How is it someone so close to the Bush administration couldn't discern truth from fiction when so many Americans saw the fabrications? Apparently, readers will be told how in former White House Press Secretary Scott McClellan's forthcoming book, What Happened: Inside the White House and What's Wrong with Washington. A teaser can be found on his publisher's Web site:
"The most powerful leader in the world had called upon me to speak on his behalf and help restore credibility he lost amid the failure to find weapons of mass destruction in Iraq. So I stood at the White house briefing room podium in front of the glare of the klieg lights for the better part of two weeks and publicly exonerated two of the senior-most aides in the White House: Karl Rove and Scooter Libby.
"There was one problem. It was not true.
"I had unknowingly passed along false information. And five of the highest ranking officials in the administration were involved in my doing so: Rove, Libby, the vice President, the President's chief of staff, and the president himself."
Public Affairs Excerpt
So while McClellan is dotting every i, crossing all the t's, and suddenly valuing truth and democracy, the president continues to take America down the path of destruction. It's interesting to go back and see what Bush had to say about McClellan upon his resignation:
"His is a challenging assignment dealing with you all on a regular basis and I thought he handled his assignment with class, integrity," Bush said. "He really represents the best of his family, our state and our country. It's going to be hard to replace Scott."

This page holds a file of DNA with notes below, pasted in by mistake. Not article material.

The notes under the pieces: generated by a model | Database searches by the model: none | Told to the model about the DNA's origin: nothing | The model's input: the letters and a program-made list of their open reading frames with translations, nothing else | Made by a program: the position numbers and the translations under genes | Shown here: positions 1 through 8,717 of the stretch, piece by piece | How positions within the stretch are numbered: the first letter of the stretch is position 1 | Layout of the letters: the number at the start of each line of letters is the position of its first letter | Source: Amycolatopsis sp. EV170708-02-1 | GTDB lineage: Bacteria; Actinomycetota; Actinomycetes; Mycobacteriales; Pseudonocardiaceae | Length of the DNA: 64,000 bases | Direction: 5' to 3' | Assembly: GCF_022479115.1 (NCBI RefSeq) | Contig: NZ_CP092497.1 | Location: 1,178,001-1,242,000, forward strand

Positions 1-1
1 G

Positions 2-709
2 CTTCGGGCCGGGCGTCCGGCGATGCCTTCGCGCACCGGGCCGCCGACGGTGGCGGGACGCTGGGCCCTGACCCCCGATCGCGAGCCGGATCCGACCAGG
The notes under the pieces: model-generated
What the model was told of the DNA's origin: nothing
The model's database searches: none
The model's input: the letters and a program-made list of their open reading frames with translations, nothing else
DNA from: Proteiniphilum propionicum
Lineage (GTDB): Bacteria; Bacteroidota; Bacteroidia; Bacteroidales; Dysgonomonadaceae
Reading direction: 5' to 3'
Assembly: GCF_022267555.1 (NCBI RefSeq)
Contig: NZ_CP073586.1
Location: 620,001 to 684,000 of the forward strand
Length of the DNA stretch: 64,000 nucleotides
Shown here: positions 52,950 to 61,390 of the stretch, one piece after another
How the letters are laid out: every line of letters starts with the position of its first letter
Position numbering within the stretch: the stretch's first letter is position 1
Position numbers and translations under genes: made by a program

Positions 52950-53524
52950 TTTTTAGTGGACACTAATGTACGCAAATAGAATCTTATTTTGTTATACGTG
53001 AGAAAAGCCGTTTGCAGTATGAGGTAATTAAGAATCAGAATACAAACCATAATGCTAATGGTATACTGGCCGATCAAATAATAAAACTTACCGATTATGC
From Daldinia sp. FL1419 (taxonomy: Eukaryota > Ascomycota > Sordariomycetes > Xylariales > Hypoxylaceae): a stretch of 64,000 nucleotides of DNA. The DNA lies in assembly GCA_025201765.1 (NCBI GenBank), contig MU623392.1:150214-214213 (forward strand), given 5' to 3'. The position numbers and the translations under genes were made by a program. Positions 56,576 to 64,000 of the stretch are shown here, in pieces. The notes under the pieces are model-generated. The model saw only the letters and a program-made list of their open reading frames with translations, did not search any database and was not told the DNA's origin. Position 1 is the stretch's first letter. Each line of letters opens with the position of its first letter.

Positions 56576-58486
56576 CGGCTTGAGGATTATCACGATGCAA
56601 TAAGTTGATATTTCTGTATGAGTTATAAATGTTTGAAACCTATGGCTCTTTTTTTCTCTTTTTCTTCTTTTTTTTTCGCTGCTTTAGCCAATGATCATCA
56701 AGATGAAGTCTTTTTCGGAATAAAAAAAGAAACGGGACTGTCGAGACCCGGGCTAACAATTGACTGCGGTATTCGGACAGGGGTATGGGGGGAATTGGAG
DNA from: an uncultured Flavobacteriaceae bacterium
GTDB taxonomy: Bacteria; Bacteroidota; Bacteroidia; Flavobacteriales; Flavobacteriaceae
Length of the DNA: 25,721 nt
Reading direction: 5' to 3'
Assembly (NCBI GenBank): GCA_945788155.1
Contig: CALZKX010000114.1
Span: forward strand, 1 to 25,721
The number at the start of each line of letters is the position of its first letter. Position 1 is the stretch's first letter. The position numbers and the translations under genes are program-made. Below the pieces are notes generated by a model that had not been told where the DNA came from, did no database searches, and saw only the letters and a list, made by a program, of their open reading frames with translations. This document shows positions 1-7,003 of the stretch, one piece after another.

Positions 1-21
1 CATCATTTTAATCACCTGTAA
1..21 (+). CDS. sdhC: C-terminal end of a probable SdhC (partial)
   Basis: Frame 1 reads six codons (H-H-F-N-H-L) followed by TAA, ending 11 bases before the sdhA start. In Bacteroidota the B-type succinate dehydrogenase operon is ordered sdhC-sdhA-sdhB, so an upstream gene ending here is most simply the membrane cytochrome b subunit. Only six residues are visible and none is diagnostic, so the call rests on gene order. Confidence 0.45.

Yes, dealing with the press corps must have been difficult when they occasionally managed to ask a question that demanded a forthright answer.
Here is the summary of the upcoming book:
In this refreshingly clear-eyed book, written with no agenda other than to record his experiences and insights for the benefit of history, McClellan provides unique perspective on what happened and why it happened the way it did, including the Iraq war, Hurricane Katrina, Washington's bitter partisanship, and two hotly contested presidential campaigns. He gives readers a candid look into who George W. Bush is and what he believes, and into the personalities, strengths, and liabilities of his top aides. Finally, McClellan looks to the future, exploring the lessons this presidency offers the American people as we prepare to elect a new leader.
I'll be slow to judge McClellan until I read What Happened, but I do find it tragic that once again someone is willing to speak the truth after so much harm has already been perpetuated.